At 18, Ed Bolian knew he wanted to set the record for fastest trip across the U.S. without getting a speeding ticket, or as the pursuit is officially known — the (highly illegal) Cannonball Run. It would take a decade of meticulous planning, saving and training for him to finally achieve that goal in 2013. According to Google, the trip takes at least 40 hours, but driving at an average speed of 98 miles per hour, Bolian, then 27, did it in 28 hours and 50 minutes.
Pulling into the parking lot of the Portofino Hotel in Redondo Beach, California, after driving 2,813.7 miles straight was undoubtedly one of Bolian’s proudest moments. But he says, “For me, it was a lot more about the destination to the starting line than the destination to the finish line.” (There were rumors that the previous record-holder, Alex Roy, had spent $500,000 chasing the record; Bolian, however, “spent about $45,000, which was every dollar I had.”)
As you can probably tell, Bolian lives and breathes the Cannonball Run. He can easily recount every previous record, who broke it and how they did so. Naturally, Edwin “Cannon Ball” Baker was the first. Per legend, in 1933, he drove from New York to L.A. in 53 hours and 30 minutes for unknown reasons. The drive was eventually picked up by Car and Driver contributor/race-car driver Brock Yates in 1971 as a way to protest increasingly strict traffic laws. The race was called The Cannonball Baker Sea-to-Shining Sea Memorial Trophy Dash.
Eight years later, the record was set at 32 hours and 7 minutes, where it remained until 2006, when Roy and Dave Maher beat it with a time of 31 hours and 4 minutes. Which stood until Bolian took the wheel in 2013 and bested it by roughly 2 hours and 15 minutes.
But now, thanks to the coronavirus, it’s seemingly being usurped on a daily basis. For pretty obvious reasons, too — the pandemic has completely cleared the country’s cities and highways of traffic, providing more open road than ever before. “It was the first weekend of quarantine where anybody was out trying it. That’s when the craziness began,” Bolian tells me. In fact, during the first five weeks of quarantine, the record was allegedly broken seven times.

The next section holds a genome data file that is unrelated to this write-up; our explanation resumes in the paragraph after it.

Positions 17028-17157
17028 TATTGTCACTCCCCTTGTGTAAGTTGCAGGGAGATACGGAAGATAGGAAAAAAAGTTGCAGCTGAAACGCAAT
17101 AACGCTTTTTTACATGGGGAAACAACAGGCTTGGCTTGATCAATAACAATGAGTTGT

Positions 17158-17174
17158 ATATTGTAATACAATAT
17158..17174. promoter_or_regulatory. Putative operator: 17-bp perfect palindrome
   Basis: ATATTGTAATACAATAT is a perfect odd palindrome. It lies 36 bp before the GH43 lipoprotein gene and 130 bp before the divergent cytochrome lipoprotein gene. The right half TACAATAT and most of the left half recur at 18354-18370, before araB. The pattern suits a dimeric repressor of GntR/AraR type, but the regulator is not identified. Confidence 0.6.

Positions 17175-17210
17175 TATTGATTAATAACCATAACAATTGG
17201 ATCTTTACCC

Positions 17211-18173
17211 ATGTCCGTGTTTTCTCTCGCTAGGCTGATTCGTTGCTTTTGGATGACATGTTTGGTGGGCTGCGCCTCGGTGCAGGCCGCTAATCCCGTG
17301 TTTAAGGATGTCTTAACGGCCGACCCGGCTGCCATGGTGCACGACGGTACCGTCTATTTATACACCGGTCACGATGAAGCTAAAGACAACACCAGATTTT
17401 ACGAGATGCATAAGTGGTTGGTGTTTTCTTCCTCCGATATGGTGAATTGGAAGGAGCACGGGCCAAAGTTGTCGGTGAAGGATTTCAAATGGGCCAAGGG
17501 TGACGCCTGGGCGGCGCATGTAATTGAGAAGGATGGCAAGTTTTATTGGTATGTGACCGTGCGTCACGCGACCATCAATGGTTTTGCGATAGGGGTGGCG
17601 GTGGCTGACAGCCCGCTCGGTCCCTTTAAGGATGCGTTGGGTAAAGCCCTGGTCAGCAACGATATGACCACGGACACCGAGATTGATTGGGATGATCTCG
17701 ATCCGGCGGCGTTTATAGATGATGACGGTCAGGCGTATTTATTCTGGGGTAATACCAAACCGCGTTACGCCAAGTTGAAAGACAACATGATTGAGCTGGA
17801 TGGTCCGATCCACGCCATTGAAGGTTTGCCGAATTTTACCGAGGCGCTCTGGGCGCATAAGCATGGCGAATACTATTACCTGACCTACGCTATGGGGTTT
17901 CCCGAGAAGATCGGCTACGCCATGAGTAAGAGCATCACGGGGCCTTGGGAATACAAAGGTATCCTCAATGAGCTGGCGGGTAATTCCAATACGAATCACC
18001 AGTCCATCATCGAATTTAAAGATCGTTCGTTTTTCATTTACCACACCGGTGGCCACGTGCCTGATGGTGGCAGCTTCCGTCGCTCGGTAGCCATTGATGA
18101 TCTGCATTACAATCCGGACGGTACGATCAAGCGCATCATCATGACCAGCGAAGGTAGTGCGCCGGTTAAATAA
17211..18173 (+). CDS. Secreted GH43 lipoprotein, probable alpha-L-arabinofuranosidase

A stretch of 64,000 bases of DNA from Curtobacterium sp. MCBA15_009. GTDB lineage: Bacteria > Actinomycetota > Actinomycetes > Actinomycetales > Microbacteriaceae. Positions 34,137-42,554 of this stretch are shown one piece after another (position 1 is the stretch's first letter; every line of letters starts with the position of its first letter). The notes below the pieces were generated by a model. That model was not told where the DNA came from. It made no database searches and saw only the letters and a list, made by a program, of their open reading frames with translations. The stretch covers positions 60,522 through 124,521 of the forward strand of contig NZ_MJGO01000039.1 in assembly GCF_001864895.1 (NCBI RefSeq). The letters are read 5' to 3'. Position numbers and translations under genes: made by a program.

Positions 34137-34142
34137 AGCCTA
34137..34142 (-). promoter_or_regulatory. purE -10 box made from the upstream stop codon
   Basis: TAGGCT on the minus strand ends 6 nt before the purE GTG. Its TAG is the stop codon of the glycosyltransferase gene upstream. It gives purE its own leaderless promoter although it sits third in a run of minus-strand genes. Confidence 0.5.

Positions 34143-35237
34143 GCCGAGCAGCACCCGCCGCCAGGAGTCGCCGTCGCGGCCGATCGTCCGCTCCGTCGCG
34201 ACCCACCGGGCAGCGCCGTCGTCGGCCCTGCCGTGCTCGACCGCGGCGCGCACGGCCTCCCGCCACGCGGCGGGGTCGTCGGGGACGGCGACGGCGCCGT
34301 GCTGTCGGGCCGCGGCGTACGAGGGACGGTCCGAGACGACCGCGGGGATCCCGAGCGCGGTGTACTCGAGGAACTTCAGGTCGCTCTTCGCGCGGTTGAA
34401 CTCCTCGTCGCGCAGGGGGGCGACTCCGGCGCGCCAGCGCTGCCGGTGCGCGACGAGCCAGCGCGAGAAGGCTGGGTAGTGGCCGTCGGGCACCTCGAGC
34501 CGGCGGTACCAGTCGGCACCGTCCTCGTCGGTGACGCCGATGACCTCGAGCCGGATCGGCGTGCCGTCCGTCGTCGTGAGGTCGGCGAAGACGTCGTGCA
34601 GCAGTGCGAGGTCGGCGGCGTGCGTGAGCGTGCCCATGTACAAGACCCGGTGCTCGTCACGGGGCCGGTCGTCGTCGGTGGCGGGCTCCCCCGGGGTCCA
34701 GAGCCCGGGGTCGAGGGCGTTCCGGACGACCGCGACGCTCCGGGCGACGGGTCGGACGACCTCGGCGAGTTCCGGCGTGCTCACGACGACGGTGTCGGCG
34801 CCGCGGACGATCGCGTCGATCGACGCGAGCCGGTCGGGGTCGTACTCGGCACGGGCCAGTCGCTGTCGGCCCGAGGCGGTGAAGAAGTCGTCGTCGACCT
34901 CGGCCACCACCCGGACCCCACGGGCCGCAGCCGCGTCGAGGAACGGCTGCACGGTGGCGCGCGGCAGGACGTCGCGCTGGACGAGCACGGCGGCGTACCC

Then came April 4th. “We knew of one run happening, but we later found out about another run, by someone we didn’t know, was also happening. That’s the one that set the record.” The mysterious driver reached out to Bolian with 500 miles left to go. “They realized that they had a chance at beating the record,” he says. “So we were able to watch through tracking software for their last stretch, and look at the metadata for stuff like when they left and confirm everything was in order.”
The new record hasn’t been disclosed exactly, but Bolian says it’s less than 26 hours, which means the driver would have had an average speed of at least 108 miles per hour for 2,801 miles.
“These guys were pretty whimsically able to go out and do it, while it took me a decade of planning — and I loved that decade of planning,” Bolian tells me. “Again, that was a really meaningful part of the pursuit for me. So did it carry the same meaning to them as it did to me?”
“Cannonball is kind of like a multivariable equation,” Bolian continues. “You have to solve when you want to leave, and when that puts you through each of the major cities that you want to avoid rush hour traffic in. Particularly in L.A., you want to get there in the middle of the night.”
Beyond timing, there’s also all the technology, or “countermeasures,” needed to avoid police detection, Bolian explains. In 2013, he had three radar detectors, two laser-jamming systems, four GPS systems, an ambulance traffic light changer, a police scanner, CB radio, multiple extra fuel tanks “and several tablets and phones to run programs like Waze.” Your choice of car obviously matters as well. It can’t be so fast and flashy that you draw the police’s attention, but it definitely needs to be “reliable and comfortable enough to survive it.”
Given all of this, in a video discussing the new records on his YouTube channel, Bolian wonders whether future Cannonball Run enthusiasts will view this period similar to the way baseball fans view the yoked-up 1990s with Sammy Sosa and Mark McGwire crushing record-setting home run after record-setting home run. That is to say, people are more concerned with breaking records than they are the spirit of the competition — which, notably, mostly only pays off in pride. (“There’s no trophy or money,” Bolian says. “It’s just one of those personal pursuits that’s easy to feel good about at the end.”)
Drivers who have raced during coronavirus and in normal traffic circumstances, “immediately realized the two were wildly different experiences,” Bolian explains. “So it’s one of those things that we’re recognizing, at the moment, in ways we can’t fully understand. It’s a very different challenge.”
In fairness, though, how do you impart laws on a competition that depends on being lawless in the first place?
“You can’t,” Bolian responds, “unless it destroys the pursuit.”
Or put more bluntly, if the sub-26-hour record is so fast that it’s impossible to achieve with current technology during non-COVID times, “then the window in which that was possible might warrant exclusion.”